Tuesday, February 23, 2016

Notes on Art and Propaganda

Toby Clark's Art and Propaganda argues that studying images can provide important information about how narratives of national identity are constructed through the cultural production.  Images are intimately tied to politics and studying visual culture can contribute to a history of politics and society.  Clark shows that art has a long political history since ancient times when rulers in Rome raised monuments as a show of power (9).  He leads up to modern day examples such as the CIA funding art exhibits in New York's MOMA in the 1940's and 50's in which US painting was viewed in contrast with the kitsch style of Soviet communist artists.  Clark dedicates a lot of the book to showing how the Nazi's used art and techniques of performance for political purposes.  The Nazi's also stigmatized modern art not in line with the politics of their regime as "degenerate" art.

Otto Freundlich's The New Man, 1917.
Clark's overall argument seems to be that art has long been a political tool.  This point is argued quite convincingly and he provides examples of art in modernity, fascist and communist states, art as war propaganda and art as a tool of protest.  Clark also gives examples of art being used to build narratives of national identity and memory such as in public murals and with the Vietnam Veterans Memorial (35, 118).  Some deeper points that Clark reflects upon, but does not spend much time on, are also very useful.  For example he asks if propaganda can ever be "morally good," given the fact that it turns art into a tool of persuasion and manipulation of the masses.  He is obviously troubled my the problem of political art, censorship and misinformation in cases where there is an ethical or moral reason behind this use of art.  Clark cites an article by Lucy Lippard "Propaganda for propaganda" written in the 1930s where she evaluates if art can be morally good.  According to Lippard, art is intended to provoke a new way of seeing the world around us and so Lippard encouraged artists to make "good propaganda."   In my opinion, the question of good or bad propaganda is not essential for critics, but rather critics should focus on highlighting and revealing how art is political and how it is used as propaganda.  Still, it is an interesting and provocative reflection.  Another interesting point that Clark makes is that the political function of art may not necessarily be inherent in the work, but depends on the context of its display.  Clark gives the example of Henry Wallis' The Stonebreaker, 1857 and explains that stone-breaking was a common forced labor for inmates in the UK.  If policymakers were faced with a painting like Wallis' in the boardroom, it would impact the political message of the work.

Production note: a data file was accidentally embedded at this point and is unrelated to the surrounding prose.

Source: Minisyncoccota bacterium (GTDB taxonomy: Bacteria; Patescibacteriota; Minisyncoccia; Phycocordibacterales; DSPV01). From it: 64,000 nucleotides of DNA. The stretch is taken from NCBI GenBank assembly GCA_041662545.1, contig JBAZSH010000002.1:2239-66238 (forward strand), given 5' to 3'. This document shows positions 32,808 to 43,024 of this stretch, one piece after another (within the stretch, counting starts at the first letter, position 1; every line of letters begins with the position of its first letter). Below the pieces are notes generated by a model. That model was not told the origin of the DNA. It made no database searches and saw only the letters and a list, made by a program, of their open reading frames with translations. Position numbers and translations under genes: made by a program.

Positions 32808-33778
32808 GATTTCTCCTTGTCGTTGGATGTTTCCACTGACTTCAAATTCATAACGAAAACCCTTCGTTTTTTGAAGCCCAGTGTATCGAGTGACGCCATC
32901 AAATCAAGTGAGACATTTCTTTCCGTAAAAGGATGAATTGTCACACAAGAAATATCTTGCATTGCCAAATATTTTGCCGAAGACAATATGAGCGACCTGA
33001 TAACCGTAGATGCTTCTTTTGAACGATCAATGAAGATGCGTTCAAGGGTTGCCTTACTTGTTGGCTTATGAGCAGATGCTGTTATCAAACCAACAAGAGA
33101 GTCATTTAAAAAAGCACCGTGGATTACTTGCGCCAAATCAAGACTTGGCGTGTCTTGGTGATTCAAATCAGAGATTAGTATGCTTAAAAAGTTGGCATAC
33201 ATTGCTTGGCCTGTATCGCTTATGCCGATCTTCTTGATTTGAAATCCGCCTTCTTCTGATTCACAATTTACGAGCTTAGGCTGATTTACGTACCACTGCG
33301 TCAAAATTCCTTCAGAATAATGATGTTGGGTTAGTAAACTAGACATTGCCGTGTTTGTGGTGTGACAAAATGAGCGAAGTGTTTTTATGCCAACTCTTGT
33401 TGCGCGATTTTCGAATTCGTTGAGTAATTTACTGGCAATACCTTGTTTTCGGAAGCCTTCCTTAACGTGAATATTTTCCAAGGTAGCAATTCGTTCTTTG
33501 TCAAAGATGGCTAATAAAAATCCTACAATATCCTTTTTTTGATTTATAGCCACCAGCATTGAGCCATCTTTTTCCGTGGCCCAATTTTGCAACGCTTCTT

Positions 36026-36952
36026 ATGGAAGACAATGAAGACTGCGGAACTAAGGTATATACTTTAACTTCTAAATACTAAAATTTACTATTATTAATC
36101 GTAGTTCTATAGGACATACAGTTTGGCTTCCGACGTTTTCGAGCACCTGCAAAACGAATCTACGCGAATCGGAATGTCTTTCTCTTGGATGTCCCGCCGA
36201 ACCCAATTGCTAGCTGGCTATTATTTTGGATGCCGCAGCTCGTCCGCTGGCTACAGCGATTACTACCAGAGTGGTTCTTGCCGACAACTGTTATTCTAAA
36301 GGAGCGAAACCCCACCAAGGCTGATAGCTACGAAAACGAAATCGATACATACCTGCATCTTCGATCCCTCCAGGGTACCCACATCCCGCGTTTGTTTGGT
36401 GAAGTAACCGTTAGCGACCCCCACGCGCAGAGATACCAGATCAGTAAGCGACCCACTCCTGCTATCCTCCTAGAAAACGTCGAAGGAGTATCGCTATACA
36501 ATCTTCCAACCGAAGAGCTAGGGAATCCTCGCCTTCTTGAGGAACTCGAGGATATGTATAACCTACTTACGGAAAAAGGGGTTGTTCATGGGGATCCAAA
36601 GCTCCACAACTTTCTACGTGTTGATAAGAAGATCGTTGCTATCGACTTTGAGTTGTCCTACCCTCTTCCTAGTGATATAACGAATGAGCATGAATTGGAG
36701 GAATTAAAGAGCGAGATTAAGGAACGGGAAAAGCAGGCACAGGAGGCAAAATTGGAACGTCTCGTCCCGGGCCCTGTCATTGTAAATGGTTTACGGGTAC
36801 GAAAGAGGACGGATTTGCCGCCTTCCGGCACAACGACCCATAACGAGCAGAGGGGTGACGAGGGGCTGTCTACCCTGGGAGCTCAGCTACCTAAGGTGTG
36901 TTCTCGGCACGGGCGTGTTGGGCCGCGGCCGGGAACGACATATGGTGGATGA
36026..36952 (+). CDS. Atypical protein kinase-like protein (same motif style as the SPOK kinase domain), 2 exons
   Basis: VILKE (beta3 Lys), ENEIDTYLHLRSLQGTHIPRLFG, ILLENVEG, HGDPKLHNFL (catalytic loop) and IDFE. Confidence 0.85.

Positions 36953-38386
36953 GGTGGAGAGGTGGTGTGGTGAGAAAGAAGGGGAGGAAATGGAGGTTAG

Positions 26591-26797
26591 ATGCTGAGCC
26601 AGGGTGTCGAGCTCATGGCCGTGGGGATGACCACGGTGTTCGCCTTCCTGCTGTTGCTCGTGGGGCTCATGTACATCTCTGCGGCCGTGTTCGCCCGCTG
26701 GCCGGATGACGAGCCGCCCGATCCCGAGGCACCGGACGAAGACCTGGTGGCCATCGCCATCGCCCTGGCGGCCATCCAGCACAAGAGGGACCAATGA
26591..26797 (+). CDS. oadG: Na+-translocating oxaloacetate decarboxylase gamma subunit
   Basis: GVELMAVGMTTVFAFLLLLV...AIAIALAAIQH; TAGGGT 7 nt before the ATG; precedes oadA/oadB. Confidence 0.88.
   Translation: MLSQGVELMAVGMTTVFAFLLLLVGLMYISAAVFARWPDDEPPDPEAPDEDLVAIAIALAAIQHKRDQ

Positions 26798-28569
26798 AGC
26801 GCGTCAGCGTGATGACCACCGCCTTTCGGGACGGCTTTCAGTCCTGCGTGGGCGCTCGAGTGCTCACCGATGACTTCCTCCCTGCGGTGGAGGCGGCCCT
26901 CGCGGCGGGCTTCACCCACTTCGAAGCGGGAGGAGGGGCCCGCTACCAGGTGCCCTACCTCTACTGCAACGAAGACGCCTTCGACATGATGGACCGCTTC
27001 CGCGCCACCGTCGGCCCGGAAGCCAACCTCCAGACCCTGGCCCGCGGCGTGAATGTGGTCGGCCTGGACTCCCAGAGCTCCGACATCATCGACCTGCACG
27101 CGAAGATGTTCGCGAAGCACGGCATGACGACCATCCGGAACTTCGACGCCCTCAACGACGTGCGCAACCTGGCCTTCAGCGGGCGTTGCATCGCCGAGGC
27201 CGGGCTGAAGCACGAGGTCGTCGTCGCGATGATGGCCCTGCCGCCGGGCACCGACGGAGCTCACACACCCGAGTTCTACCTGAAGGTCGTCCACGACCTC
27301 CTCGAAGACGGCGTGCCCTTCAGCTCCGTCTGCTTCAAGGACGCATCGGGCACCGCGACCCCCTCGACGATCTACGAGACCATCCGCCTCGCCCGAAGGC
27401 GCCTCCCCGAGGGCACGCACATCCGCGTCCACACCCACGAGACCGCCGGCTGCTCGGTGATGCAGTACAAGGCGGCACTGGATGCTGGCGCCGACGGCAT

Henry Wallis' The Stonebreaker, 1857.






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